Elizabeth Spencer Wines is a two-person operation run by wife and husband team Elizabeth Pressler and Spencer Graham. He is a former wine distributor and she is a former winery sales manager. The 2005 Elizabeth Spencer Rosé Sonoma Coast was inspired by the Rosé wines of the South of France. The fruit comes from vineyards located north of the San Pablo Bay outside of Petaluma. The wine was cold fermented to preserve the wine's bright fruit flavors. It showed a deep pink color and a unusual smoky nose. On the palate, it was dry, fruity, with a zingy acidity.

• 2003 Porter Creek Pinot Noir Fiona Hill

Porter Creek Vineyards is a father and son operation. The winery is certified organic but Alex Davis the winemaker also uses biodynamic preparations to farm the vineyard and is working towards biodynamic certification. He produces vineyard-designated Pinot Noir, Chardonnay, Syrah and Viognier from the Russian River Valley and a Carignane old vines from Alexander Valley. The 2003 Porter Creek Pinot Noir Fiona Hill comes from the steep, hillside Fiona Hill vineyard located at the entrance of the winery. It had a medium brick-red color and a nose of fresh sweet cherries. On the palate, the wine had a earthy character with some good acidity and a smoky finish.

• 2004 Merry Edwards Pinot Noir Russian River Valley

Merry Edwards Wines was founded by Merry Edwards who started making wines more than thirty years ago because she was fascined by food chemistry and yeast fermentation. She mostly produces Pinot Noirs from the Russian River Valley and Sonoma Coast appellations plus a small amount of Sauvignon Blanc. The 2004 Merry Edwards Pinot Noir Russian River Valley is a blend from five Russian River Valley vineyards separately vinified. It had a deep garnet color and an aromatic nose of sweet red berries. On the palate, it was rich and well-balanced with a complex finish. This was the group's favorite Pinot Noir.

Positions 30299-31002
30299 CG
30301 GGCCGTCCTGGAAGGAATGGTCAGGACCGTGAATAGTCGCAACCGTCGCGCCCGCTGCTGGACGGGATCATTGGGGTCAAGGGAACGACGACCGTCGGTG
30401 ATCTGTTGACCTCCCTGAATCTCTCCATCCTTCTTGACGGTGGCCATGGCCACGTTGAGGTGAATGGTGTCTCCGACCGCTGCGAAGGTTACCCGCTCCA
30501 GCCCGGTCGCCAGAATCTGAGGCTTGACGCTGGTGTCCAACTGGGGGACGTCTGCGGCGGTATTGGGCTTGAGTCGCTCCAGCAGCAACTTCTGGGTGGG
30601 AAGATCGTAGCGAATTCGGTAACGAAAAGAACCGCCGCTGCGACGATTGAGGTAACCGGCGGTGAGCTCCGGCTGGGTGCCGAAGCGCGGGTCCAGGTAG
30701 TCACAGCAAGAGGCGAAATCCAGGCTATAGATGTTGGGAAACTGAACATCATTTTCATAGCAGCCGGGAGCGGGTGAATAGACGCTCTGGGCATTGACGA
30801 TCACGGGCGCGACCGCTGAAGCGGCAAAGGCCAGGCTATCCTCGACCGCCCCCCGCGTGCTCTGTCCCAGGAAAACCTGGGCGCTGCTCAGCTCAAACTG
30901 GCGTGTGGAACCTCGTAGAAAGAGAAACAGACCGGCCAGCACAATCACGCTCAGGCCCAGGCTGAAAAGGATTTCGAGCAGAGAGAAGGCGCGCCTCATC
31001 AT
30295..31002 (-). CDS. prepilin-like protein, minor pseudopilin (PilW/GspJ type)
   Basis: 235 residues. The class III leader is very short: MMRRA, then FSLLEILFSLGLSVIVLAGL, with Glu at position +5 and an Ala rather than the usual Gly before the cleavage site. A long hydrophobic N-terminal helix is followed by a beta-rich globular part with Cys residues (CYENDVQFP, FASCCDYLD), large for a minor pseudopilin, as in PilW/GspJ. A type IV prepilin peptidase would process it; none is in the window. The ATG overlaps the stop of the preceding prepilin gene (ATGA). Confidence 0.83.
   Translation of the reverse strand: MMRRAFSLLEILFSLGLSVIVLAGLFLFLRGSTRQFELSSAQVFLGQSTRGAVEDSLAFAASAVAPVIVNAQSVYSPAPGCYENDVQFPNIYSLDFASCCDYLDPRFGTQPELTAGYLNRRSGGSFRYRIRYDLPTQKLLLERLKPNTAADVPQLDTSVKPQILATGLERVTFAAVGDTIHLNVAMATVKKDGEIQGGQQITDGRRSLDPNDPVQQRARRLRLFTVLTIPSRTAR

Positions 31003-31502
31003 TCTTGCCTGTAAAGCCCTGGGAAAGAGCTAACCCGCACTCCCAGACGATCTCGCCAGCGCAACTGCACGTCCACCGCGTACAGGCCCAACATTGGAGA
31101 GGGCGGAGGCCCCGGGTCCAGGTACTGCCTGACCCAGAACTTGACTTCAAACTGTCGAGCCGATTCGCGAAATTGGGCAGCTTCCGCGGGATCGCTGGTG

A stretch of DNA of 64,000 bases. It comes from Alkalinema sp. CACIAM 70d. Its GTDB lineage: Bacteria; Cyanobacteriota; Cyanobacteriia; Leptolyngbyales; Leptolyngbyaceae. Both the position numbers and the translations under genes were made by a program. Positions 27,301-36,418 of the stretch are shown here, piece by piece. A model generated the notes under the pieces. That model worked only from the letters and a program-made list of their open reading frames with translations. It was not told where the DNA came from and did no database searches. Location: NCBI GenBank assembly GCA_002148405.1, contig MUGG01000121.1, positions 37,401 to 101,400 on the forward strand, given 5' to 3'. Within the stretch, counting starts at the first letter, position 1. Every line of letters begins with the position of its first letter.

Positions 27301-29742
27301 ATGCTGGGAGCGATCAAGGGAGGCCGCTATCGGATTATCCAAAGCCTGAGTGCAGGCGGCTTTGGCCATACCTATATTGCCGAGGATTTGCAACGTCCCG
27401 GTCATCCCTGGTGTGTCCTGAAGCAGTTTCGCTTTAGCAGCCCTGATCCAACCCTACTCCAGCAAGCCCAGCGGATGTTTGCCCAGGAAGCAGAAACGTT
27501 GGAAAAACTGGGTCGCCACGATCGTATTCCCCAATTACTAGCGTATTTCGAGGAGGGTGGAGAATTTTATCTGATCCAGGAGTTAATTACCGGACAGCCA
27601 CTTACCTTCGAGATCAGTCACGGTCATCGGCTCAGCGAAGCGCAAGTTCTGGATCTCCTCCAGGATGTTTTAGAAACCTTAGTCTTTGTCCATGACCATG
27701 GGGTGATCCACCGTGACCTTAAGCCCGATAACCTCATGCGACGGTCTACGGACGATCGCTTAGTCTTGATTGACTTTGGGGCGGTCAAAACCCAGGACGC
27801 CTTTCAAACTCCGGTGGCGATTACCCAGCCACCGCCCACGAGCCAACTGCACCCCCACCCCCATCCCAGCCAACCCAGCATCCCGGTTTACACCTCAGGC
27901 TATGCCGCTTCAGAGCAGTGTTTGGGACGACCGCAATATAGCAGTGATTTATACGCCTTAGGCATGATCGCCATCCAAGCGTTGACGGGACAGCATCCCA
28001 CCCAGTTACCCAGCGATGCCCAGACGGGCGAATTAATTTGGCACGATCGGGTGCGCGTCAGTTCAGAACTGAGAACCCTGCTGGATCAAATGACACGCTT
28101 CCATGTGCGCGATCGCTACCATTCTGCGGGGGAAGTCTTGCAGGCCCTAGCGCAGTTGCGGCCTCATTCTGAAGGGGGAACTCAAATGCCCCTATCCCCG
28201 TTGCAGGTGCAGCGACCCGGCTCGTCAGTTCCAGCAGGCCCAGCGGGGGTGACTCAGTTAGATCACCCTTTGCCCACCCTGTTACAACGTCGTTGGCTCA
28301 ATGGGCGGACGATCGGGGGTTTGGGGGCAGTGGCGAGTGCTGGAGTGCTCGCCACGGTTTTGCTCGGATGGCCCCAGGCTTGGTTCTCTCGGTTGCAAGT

In terms of pairing, “At home I serve my Russian River Valley Pinot with all manner of fowl: quail, squab, Guinea hen, duck, goose and pheasant.” wrote Merry Edwards on her website, “The wine's substantial fruitiness pairs well with any meat that favors a fruit stuffing or sauce, like rabbit or pork. My husband Ken's paella with lobster and saffron is a delicious foil for this main course of Pinots.”

• 2002 Lancaster Estate Red Wine Alexander Valley

Located at the southern end of the Alexander Valley, Lancaster Estate was founded by Ted Simpkins, a senior executive with Southern Wine and Spirits with a vision of producing world-class Bordeaux-style wines. The 2002 Lancaster Estate Red Wine Alexander Valley is a blend of 88% Cabernet Sauvignon, 5% Cabernet Franc, 4% Malbec, 2% Merlot, and 1% Petit Verdot. I decanted one of the two bottles that we were going to taste and served the two wines, decanted and non decanted, side by side. Overall, the wine had a dark color and a nose of blackberry and blackcurrant. On the palate, it was rich with an opulent texture. But the decanted wine was found smoother, more polished than the non decanted one. We also noticed that the decanted wine was warmer, which was maybe the main reason the two wines were different.

• 2002 Chateau Souverain Cabernet Sauvignon Alexander Valley

Chateau Souverain, now owned by Beringer Blass Wine Estates, is recognized as one of Sonoma County's best wineries, producing high quality wines at a very reasonable price tag. The 2002 Chateau Souverain Cabernet Sauvignon Alexander Valley
showed a deep purple color and a nose of dark berry fruit. On the palate it was full bodied, balanced, with a reasonably lengthy finish. As for the Lancaster Estate Red, the group preferred the decanted bottle although the aromatic differences between the decanted and the non decanted wines were more subtle.

• 2004 Hartford Zinfandel Russian River Valley

Hartford Family Wines is a Russian River Valley winery specialized in the production of Pinot Noir, Chardonnay, and Old Vine Zinfandel. The 2004 Hartford Zinfandel Russian River Valley comes from dry farmed, low yielding old-vine Zinfandel vineyards (average vineyard age being about 75 years). The wine had bold aromas of red berries on the nose, an intense, full-bodied palate followed by a very long finish. This was everybody's favorite Zinfandel.

• 2004 Amphora Zinfandel Mounts Vineyard